In the lobby of Blaine DeJong's now-closed North Cluff Avenue business, 18 plaques hang on the wall, most with photos of Little League teams and many reading, "To the best coach."
DeJong was active in the Boosters of Boys and Girls Sports, serving as president twice, and helped put up scoreboards at Salas Park.
Since January 1980, the Lodi native successfully ran DeJong's Auto Works. Until recently, it had a gold shield smog certification, meaning that he met tougher state testing requirements and could service vehicles that fail at other stations. Lodi currently only has one such station.
"I'm not a bad guy. I've done a lot for the community," he said after walking out of a Lodi courtroom Thursday morning.
Much has changed for 54-year-old Lodi resident, who was arraigned Thursday on misdemeanor charges of battery and resisting arrest - though DeJong claims he was actually the victim and has injury photos on his camera.
Now he walks with a cane from five back surgeries, sometimes stops in mid-sentence to grimace and wears a medical bracelet to warn medics that he has diabetes. As if medical woes aren't enough, he told a judge that he has a huge mortgage on his shop and is trying not to lose it in this bad economy.
It started in late 2007, when agents from California's Bureau of Automotive Repair began conducting undercover stings at Auto Works.
Three vehicles were equipped with hidden cameras, and each one was given a fake smog certification at DeJong's shop, according to a complaint filed by the state. On two vehicles, DeJong charged hundreds of dollars for unnecessary repairs.
The state shut down the shop and revoked DeJong's licenses.
"I'm not perfect, but I think the punishment that BAR inflicted on me was a little harsh, especially for a first offense," DeJong said, noting that other Lodi shops have gotten in trouble but not been forced to close.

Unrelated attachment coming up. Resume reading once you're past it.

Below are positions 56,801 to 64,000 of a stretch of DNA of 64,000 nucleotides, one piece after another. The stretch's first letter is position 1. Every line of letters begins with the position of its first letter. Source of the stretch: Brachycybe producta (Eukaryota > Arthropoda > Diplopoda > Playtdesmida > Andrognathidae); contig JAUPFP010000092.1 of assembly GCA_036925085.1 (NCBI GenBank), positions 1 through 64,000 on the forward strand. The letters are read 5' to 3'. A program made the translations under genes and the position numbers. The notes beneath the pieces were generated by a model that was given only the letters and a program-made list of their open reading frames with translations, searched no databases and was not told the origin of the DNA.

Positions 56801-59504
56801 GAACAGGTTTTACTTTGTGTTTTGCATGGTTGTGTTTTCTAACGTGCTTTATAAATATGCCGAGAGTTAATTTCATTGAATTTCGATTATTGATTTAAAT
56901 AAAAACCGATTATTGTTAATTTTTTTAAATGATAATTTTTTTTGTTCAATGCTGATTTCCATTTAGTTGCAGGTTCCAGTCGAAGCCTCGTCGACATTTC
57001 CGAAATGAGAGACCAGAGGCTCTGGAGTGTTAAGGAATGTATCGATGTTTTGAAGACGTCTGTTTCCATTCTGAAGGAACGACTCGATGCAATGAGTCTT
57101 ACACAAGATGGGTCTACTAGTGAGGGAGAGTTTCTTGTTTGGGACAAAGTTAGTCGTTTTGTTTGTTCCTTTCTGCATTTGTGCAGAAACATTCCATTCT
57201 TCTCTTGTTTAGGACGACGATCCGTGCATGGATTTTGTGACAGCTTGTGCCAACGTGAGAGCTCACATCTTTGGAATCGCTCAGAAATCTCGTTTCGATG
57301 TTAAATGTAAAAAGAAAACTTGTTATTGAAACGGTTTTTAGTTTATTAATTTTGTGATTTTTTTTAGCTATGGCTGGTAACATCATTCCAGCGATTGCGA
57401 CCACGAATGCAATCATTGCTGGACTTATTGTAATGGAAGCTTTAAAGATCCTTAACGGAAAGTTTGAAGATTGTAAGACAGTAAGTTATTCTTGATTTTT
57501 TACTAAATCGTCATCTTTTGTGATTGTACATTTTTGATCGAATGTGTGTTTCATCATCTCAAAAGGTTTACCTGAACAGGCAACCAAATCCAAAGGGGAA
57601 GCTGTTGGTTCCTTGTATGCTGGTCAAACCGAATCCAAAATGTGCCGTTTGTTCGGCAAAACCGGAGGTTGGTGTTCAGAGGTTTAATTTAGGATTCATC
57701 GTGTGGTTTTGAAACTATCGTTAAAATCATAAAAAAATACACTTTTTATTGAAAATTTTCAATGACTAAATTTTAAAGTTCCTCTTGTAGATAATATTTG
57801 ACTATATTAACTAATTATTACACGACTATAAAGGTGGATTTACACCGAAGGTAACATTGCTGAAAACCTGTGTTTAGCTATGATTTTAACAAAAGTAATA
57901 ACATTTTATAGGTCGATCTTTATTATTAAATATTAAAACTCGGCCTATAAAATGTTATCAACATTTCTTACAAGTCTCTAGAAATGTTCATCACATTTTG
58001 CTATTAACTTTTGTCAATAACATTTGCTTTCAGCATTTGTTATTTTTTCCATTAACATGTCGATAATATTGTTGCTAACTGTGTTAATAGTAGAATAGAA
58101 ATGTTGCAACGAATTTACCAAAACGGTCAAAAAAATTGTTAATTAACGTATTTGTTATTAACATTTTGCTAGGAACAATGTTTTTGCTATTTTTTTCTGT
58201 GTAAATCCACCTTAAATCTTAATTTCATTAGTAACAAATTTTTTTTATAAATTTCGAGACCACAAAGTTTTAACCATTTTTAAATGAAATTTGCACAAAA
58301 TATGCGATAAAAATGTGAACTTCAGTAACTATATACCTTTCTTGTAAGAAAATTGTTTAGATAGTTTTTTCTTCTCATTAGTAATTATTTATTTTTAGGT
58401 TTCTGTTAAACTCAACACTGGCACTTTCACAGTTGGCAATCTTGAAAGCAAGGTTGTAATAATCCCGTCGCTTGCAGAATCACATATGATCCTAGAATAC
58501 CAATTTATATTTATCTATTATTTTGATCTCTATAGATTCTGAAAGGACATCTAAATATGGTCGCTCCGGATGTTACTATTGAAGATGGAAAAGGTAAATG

He tried to get the revocation postponed until he sold the business, but the state refused.
On May 19, 11 days after the revocation, state agents showed up in Lodi after hearing that his shop was still open for business. DeJong said Thursday that he was in a bind, because he'd promised work to customers before the revocation, and in one case two replacement engines were bad so the work was delayed until he could get a third.
The day five agents arrived with a Lodi police officer for backup, DeJong allegedly came out of the shop with a baseball bat. The Lodi officer told him to put the bat down, and DeJong complied.
Then, according to a state BAR spokesman, DeJong put his hand in an agent's face and knocked his sunglasses off, cutting the man's head in the process.
DeJong said Thursday that he did pull the agent's sunglasses from his face and throw them to the ground, but said he didn't cut the man or intend to do so. He says the agents entered his private property without permission, looking like "a SWAT operation … it was like something out of a movie."
He was arrested and placed in a patrol car, and then he asked to go to the hospital. Police complied.
DeJong has photos on his camera showing a very red left eye, and a bruise on his chest.
He's frustrated that one of the things BAR busted him for was allowing someone to work without smog certification. DeJong said he's had five back surgeries and was supervising the employee, since some of the work is too difficult for him.
"It's perfectly legal to sublet a vehicle and send it to a shop to get a catalytic converter, but it's not legal for my guy, who's not certified, to smog a vehicle under my supervision," DeJong said in obvious frustration.
Now he's trying to lease out his shop, which is nearly 11,000 square feet. After pleading not guilty to the charges against him, DeJong told San Joaquin County Court Judge David Warner that he has no money to pay an attorney. His business is closed and he's waiting to see if he can get disability.
Warner continued the case to July 16 and appointed a public defender, but told DeJong that since he owns his house and business property, he'll probably have to repay the county for the legal fees.
"Well, if I can do that, I will," DeJong replied.